Bitcoin Address Validator – How we validate Bitcoin addresses in Python 3

In the last blog post, we presented how we created our Bitcoin Burning Address. But for verification, we also need to make sure that this address is in fact valid.

In this article, we are going to examine how you can check any Bitcoin address for validity in Python.

Like last time, we published the python source code on Github:

The algorithm is not too complicated. 

On line 16, we first decode our Bitcoin address from Base58 into byte representation

After decoding, the first byte of the Bitcoin address specifies the address version and the last 4 bytes reveal the checksum

In line 22, we calculate our checksum by calculating the hashing function sha256 two times and taking the first 4 bytes of the result.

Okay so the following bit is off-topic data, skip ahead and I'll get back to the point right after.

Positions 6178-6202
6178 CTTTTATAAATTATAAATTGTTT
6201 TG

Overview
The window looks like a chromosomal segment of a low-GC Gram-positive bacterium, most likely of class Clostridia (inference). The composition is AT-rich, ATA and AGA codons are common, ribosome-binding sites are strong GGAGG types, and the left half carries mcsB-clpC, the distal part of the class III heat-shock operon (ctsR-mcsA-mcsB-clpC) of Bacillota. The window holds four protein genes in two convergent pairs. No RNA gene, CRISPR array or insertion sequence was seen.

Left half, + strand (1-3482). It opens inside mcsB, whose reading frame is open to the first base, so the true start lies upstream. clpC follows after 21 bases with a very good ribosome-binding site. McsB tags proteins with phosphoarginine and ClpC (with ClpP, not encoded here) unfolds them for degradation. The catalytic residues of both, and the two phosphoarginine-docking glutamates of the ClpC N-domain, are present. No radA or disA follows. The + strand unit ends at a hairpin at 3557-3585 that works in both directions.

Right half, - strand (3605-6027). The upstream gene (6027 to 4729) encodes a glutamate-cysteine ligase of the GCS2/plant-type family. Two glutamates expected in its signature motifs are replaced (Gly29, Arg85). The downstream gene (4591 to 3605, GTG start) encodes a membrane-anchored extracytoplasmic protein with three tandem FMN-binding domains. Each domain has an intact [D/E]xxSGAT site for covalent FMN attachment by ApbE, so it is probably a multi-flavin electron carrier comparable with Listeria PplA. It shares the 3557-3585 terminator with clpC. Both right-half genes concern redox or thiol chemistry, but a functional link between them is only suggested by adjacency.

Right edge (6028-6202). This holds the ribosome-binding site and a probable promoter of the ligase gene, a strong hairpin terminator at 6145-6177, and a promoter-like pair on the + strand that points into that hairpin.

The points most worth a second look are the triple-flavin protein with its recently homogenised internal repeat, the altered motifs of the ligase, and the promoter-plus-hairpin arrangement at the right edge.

If the calculated checksum matches the one which we found in the Bitcoin address, we know that the Bitcoin address is encoded correctly and therefore valid.

From lines 24 to 37, we are just checking what kind of Bitcoin address we dealt with:

  • 0x00 (Base58: 1) stands for a regular Bitcoin Address
  • 0x05 (Base58: 3) means a Pay-to-Script-Hash Address
  • 0x6F (Base58: m or n) is a Bitcoin address only for the Bitcoin Testnet (the network which holds no value and is meant for testing purposes)
  • 0x80 (Base58: 5, K, or L) is a Private Key in WIF format
  • 0x0142 (Base58: 6P) is a BIP-38 Encrypted Private Key
  • 0x0488B21E (Base58: xpub) is a BIP-32 Extended Public Key


In the last lines, we just print out our results.

If you like this explanation, you can leave us a like on Github and follow our project of decentralizing CO2 certificates.